Car tax changes: Classic car owners could be exempt from new pay per mile updates

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Car tax updates will see motorists pay for each mile they travel instead of a flat fee based on total emissions. The changes are being considered by the Chancellor after an estimated £40billion could be lost through the switch to electric vehicles.

This would be through a loss of fuel duty revenue and vehicle excise duty charges not paid by modern fully electric vehicles.

A pay per mile scheme would allow the government to introduce some form of taxation to electric car owners, punishing those who make longer journeys.

However, experts at classic car insurance firm Hagerty says the general assumption is that classic cars will be exempt from the new charges in a major win for owners.

Classic vehicles registered before 1980 are exempt from road tax and the requirement to have an annual MOT test.

They feel that this indicated that classic models will also be exempt from the new road pricing system when the scheme is launched.

Wayne Scott, spokesman for the Federation of British Historic Vehicle Clubs (FBHVC) says this is what some classic car owners “might expect”.

However, he warned that owners would not aim to dodge the charge if it was introduced.

Mr Scott said: “That’s what you might expect, especially as classic vehicles are responsible for less than 0.2 per cent of all road miles.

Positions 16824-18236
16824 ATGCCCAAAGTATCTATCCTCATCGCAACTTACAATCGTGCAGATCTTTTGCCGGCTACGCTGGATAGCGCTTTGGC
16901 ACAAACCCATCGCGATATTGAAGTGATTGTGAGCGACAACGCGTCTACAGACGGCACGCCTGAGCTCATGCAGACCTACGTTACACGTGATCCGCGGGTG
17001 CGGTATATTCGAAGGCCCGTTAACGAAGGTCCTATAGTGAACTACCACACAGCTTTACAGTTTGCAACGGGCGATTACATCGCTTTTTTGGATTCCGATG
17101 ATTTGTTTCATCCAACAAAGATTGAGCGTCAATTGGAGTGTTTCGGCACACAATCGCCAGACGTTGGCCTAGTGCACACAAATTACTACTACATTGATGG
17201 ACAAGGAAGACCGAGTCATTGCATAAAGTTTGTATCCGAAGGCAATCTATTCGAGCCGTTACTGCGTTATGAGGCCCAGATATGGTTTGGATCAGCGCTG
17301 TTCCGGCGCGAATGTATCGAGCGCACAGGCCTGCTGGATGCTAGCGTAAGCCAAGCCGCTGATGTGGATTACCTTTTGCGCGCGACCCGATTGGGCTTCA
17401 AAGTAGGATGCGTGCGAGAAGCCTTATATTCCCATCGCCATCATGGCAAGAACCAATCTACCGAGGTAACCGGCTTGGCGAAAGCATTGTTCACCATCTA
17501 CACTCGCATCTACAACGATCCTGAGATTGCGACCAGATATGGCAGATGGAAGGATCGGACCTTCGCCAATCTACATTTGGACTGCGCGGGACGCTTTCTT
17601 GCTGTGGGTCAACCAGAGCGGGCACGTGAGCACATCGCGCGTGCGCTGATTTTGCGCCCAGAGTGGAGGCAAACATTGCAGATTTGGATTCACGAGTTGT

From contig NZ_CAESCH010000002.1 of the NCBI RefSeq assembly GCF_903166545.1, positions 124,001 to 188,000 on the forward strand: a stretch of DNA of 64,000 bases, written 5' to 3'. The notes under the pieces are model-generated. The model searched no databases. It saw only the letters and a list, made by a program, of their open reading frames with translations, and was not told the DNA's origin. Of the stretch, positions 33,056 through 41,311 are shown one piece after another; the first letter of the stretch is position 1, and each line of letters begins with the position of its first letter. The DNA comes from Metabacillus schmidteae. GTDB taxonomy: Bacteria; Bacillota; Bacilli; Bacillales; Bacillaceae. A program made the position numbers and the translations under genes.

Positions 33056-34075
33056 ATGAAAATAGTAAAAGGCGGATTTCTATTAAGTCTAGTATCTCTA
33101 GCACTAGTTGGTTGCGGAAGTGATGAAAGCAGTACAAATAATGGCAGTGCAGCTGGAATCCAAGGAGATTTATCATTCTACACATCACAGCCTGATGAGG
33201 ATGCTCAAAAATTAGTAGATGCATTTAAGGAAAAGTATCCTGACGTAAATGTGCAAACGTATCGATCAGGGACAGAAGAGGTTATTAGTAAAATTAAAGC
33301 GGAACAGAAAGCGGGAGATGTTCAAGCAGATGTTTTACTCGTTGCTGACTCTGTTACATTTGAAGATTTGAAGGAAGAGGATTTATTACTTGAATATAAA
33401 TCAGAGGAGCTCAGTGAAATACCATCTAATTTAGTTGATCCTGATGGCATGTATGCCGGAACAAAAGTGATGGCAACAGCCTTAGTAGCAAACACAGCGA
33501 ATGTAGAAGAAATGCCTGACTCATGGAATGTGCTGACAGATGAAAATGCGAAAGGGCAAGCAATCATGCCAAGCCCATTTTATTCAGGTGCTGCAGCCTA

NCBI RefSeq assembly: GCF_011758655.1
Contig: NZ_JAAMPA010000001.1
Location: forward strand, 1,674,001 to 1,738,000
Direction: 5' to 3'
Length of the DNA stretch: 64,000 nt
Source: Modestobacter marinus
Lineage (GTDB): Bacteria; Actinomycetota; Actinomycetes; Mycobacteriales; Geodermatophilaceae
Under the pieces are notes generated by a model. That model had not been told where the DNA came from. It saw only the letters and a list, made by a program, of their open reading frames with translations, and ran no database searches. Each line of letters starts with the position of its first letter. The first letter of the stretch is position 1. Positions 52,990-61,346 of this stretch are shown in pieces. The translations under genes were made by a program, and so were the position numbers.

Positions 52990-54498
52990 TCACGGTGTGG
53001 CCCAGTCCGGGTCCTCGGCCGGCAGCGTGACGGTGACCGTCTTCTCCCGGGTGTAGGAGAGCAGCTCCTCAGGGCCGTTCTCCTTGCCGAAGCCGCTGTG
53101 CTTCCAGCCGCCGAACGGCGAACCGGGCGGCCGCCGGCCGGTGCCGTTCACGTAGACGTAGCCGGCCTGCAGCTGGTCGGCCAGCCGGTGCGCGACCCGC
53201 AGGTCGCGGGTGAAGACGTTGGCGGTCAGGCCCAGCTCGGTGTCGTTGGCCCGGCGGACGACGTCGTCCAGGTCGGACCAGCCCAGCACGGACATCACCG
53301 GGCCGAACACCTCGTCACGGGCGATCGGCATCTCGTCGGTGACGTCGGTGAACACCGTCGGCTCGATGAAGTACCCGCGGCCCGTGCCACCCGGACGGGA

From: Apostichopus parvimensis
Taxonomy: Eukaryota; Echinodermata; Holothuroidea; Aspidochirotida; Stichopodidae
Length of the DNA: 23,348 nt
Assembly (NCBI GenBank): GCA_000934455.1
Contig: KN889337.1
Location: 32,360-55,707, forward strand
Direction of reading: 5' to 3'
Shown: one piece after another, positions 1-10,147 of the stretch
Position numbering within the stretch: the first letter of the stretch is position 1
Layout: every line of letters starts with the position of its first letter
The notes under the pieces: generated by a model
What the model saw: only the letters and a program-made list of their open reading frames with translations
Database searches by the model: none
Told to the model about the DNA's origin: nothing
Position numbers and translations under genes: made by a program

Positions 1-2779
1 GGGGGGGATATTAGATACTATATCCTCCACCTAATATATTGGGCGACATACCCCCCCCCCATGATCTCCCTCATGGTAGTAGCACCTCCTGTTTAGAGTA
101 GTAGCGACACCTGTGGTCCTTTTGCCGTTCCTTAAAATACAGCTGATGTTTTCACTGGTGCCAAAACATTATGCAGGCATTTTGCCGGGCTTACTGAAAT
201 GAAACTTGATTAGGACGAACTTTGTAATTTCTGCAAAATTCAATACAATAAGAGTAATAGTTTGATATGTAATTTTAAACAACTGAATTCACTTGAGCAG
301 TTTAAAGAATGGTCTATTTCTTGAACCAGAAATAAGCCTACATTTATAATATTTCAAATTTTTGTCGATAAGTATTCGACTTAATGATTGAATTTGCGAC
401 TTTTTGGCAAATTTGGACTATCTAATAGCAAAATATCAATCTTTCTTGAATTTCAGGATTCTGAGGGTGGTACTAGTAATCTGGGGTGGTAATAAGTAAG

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“But we are very keen to be seen as paying our way and not an exception as that might affect our freedom to drive on the roads.”

Data from the Department for Transport indicated that there are around 138,000 pre-1970 vehicles still licenced in the UK.

Hagerty warns that introducing the new car tax changes could be difficult for many classic cars due to the lack of onboard technology.

Older models do not come with trackers with some rarer models not even fitted with any electrics.

This means that owners of some of the rarest models may be forced to install some modern technology on their car or would need to pay up front before driving.

However, Mr Scott has warned that alongside the new car tax updates, owners of classic cars have a lot to be concerned about over the coming years.

New E10 fuel updates will be introduced next year while a move to electric models after 2030 could change the motoring landscape completely.

He said: “We might have bigger fish to fry with this issue, such as how we get fuel after 2030 and whether it will still be made.”

Lee Mathewson, spokesperson for Hagerty UK has warned that the classic car community was misunderstood” and could adapt to any changes.

He said: “There are many factors affecting the classic car world, not least the planned phasing out of new combustion driven vehicles in 2030, and now road pricing.

“The UK classic car industry is misunderstood, far from being old and decrepit it is modern and dynamic and adapts fast to provide innovative ways for owners to enjoy their vehicles in an ever-changing world.

“Hagerty champions the cause for the classic motorist and will continue to do all we can to protect the industry and keep classic vehicles on the road.”

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